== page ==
Tennessean Eddie Hill (James Edward Hill) was born on July 21, 1921, in either McMinn County or Polk County. Being from a family with a rich musical tradition, Eddie already started singing and playing the guitar at very young age and he formed his first band while still in his teens. His first experience with radio work came while living in Knoxville, Tennessee, where his family had moved because of Eddie’s father’s work. Eddie first started working for local radio station WROL but in the early 1940s, he and his band moved to WNOX to work at the “Mid-Day-Merry-Go-Round” show, as “Smilin’ Eddie Hill and the Mountain Boys”. Some time later, Eddie moved to Cincinnati, Ohio where he joined WKRC, but in 1943 Johnny Wright convinced him to return to Knoxville to join the Tennessee Hillbillies, a group build around Johnny & Jack and Kitty Wells. In 1945, Eddie quit the Tennessee Hillbillies to try his luck in Hollywood’s movie business, but he soon moved back to Knoxville to return to WNOX, together with his Mountain Boys that now consisted of Leonard Dabney (guitar), Johnny Gallagher (bass), Billy Bowman (electric guitar) and Bob Sumner (fiddle). It was around this time that Eddie got married to his wife Jacqueline Adkins.
Although Eddie remained very active in the music industry, both as an artist and as a DJ, it lasted about two years before Eddie again got signed by a major label: in 1951 he joined Mercury where he did several recording sessions before joining RCA in late 1953. Through his work for WSM he became one of the most popular DJ’s in the nation and he eventually grew to become a major name and influence in Nashville’s music community, also because of his work as a studio musician. Eddie left WSM after about three years due to a financial disagreement and subsequently joined WENO in Nashville’s suburb Madison.
In 1956 Eddie signed with Columbia. It was the heyday of rock ‘n’ roll and due to change in popular taste, Columbia’s policy at that time was to focus less on country music. Nevertheless, Eddie’s first recording session produced four typical country songs. These clearly rank among the best that Eddie recorded during his entire career, partly because of the accompaniment of such topnotch musicians as Don Helms on steel, Tommy Jackson on fiddle, Grady Martin and Ray Edenton on guitar and Lightnin’ Chance on bass. “Unredeemed Diamonds” and “I’m Worried” were released on September 10, 1956, as Columbia 4-21556. It would be Eddie’s only release as part of the 20000-series, as the other two songs, “I’m Gonna Be Loser Again” and “I Cried In My Dream Last Night” were released on January 14, 1957, about two months after the 20000 series had officially ended. Later that year, on December 10, 1957, Eddie did one more recording session for Columbia during which he recorded three rock ‘n’ roll songs.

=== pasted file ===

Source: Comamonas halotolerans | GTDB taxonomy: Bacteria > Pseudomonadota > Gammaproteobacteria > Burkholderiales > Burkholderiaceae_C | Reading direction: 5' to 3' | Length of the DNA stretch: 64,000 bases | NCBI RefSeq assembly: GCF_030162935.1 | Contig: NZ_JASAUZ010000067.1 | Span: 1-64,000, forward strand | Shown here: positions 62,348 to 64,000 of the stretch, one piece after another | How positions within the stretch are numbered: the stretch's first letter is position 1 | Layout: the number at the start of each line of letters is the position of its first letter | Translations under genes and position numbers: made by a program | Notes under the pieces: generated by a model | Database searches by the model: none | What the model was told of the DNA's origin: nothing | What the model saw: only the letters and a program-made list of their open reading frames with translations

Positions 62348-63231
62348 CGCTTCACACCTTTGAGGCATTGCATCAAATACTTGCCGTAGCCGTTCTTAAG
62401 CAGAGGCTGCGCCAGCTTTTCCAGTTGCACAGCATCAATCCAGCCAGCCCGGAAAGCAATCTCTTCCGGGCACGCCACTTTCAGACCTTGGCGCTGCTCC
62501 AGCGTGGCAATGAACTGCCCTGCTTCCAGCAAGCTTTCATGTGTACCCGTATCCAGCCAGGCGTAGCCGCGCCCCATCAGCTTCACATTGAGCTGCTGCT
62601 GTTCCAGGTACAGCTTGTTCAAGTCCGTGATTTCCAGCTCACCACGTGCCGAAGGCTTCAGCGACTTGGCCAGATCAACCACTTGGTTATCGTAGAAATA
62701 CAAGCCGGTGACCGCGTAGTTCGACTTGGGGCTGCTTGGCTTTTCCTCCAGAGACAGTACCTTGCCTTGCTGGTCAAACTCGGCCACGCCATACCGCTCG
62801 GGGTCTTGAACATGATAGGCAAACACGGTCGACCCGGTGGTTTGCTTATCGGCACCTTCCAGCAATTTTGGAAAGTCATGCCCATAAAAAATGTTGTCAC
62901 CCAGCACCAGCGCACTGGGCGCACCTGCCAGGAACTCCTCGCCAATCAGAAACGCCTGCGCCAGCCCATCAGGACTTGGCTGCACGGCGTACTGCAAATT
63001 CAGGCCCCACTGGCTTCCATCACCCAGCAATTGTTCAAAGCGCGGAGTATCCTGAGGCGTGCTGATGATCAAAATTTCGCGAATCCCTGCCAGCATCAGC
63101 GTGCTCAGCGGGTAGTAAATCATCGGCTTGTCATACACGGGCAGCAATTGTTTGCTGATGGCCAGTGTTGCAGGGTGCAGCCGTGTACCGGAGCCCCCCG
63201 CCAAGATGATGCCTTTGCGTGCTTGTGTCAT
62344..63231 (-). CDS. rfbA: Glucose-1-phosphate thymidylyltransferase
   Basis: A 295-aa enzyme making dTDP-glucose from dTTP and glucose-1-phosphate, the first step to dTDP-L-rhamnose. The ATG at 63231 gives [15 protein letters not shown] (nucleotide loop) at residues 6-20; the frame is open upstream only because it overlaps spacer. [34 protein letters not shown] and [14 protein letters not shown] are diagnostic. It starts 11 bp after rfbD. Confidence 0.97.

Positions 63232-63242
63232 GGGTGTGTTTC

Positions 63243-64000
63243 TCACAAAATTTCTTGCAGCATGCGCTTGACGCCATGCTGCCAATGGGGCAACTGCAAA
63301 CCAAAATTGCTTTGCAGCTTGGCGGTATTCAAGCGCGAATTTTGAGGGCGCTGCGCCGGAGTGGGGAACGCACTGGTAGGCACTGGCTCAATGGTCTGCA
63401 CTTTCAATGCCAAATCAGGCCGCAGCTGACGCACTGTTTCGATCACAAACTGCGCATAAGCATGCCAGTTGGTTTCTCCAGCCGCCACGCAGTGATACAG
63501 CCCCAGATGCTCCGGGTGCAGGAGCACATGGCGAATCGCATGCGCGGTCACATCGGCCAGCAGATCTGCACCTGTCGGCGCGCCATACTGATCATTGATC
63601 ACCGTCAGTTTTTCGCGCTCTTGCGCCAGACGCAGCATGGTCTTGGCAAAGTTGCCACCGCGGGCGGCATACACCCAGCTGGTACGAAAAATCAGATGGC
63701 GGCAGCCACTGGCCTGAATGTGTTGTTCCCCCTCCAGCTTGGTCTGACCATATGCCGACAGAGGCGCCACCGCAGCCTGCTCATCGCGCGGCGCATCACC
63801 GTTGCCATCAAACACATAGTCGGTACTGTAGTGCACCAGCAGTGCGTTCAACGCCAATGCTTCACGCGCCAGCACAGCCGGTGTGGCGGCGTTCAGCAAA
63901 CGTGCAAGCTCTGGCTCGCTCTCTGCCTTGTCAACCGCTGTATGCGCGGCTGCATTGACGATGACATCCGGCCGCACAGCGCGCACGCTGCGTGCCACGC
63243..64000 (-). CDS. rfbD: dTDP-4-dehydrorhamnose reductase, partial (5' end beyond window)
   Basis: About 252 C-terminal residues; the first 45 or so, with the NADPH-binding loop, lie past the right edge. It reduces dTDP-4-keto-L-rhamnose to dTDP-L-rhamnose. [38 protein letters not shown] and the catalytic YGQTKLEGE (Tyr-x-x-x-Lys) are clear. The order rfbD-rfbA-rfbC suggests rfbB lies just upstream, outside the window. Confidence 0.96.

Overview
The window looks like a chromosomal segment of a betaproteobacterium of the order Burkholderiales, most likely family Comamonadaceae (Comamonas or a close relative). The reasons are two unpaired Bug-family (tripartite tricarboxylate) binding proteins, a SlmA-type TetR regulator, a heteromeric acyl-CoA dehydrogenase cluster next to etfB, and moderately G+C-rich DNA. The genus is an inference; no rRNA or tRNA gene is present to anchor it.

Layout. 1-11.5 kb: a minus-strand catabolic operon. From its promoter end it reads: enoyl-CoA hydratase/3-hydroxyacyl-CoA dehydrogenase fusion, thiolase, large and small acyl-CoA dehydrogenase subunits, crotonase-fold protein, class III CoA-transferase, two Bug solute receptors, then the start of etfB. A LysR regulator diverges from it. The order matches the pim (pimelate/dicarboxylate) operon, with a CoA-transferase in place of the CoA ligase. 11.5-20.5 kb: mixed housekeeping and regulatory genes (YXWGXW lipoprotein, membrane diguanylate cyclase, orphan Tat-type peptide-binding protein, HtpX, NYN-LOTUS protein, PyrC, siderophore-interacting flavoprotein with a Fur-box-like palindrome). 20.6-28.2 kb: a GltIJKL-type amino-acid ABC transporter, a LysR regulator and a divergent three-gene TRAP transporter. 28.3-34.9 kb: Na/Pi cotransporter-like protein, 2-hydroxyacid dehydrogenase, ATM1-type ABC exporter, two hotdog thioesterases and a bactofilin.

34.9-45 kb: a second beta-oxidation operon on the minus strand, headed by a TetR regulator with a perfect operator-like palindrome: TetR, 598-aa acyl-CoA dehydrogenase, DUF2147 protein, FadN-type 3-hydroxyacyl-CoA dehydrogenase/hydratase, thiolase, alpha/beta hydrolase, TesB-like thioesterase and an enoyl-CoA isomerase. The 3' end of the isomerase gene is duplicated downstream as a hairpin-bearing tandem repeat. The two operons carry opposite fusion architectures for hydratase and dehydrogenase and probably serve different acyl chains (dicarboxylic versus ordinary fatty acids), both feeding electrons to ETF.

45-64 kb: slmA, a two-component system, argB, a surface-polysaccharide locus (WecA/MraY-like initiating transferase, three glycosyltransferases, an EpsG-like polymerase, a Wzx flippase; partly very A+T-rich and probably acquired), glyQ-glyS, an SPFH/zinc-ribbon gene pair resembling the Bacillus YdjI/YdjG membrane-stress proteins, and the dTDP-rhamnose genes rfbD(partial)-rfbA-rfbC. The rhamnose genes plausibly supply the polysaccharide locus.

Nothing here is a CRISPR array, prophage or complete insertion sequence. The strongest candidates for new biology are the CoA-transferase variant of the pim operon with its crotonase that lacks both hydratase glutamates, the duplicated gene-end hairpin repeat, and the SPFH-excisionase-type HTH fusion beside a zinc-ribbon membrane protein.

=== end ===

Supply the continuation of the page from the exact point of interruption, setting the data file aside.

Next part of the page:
Late 1956, Eddie joined the “Phillip Morris Country Music Show”, a show that also featured fellow artists Carl Smith, Red Sovine, Ronnie Self, Mimi Roman and Bun Wilson and that was sponsored by the Phillip Morris Tobacco Company. In 1957, Eddie hosted a popular television show for WLAC from Nashville, interviewing some of the most famous names in the music industry. That same year, he was again elected as most popular DJ, this time by the C&W Jamboree magazine.
In 1968, at the age of 47, Eddie suffered a severe stroke, which kept him hospitalized for four months. In January 1969, his old pal Lightnin’ Chance organized a series of benefit concerts for to help Eddie pay for his medical bills. Among the musicians that participated in the shows where such big names as Roy Acuff, Webb Pierce, Jimmy Newman, Johnny Wright, Kitty Wells, Bill Monroe, Chet Atkins, Grandpa Jones, Hank Snow, Jimmy Dickens, Carl Smith and Bobby Lord.
In 1975, Eddie was inducted into the Country Music Disc Jockey Hall of Fame, thereby becoming its first living member, an honor he shares with Grant Turner. Eddie passed away on January 18, 1994.
(biography taken from Willem Agenant blogspot, « Columbia 20000 serie »)
Eddie Hill : an appreciation by bopping’s editor.
The majority of Hill’s output is made up of uptempo hillbillies, never fast paced, nevertheless solid and enjoyable songs. From the ten songs I selected, it’s hard to prefer one or another, as each one has some appeal to it. Best known tracks are « The hot guitar » and two other tunes from his first Mercury session, « Educated fool » and « Steamboat stomp » : Chet Atkins and Hank Garland were the best guitarists Hill could dream of to back him, and they compete together in shiny short solos in imitation of other players. It’s probably another great, Jerry Byrd, who handles the steel. « Cold, cold woman » from his second Mercury session (December 1951) is equally good, with Paul Buskirk on the guitar duties. Mrs. Atkins and Garland do return for the next song chosen, « Salty dog rag » (February 1952). « Buckshot », from the last Mercury session, remains a mystery, as no backing members has been identified.
Later on Eddie Hill went to RCA-Victor and had with them several good songs. « Lovin’ spree » has a xylophone, a rather unusual instrument in Country music (January 1954). « My sugar booger » (February 1954) has Chet Atkins and the old compere Louis Innis on twin lead guitar. « Knock it off » (September 1954) is the last tune I selected, before the changing Nashville fashion included chorus. Later sessions (including his two Columbia sessions) have been omitted this way. « Wild cat » for example is a piece of Pop-Rock’n’roll. Let’s jump to Hill’s last recordings in 1959 for the University label ; I retained the poppish « Monkey business ». Also chosen the novelty from Hill’s Apollo days in 1947 (Hill & Country label) « (Shake that little foot) Sally Ann ».